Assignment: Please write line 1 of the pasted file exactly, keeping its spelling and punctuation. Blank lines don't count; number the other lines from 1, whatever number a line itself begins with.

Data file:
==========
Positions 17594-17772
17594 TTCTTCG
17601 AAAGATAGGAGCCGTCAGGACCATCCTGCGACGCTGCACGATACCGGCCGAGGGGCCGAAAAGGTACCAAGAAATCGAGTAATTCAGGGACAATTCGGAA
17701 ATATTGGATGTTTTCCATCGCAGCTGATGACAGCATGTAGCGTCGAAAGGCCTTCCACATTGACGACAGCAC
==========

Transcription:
Positions 17594-17772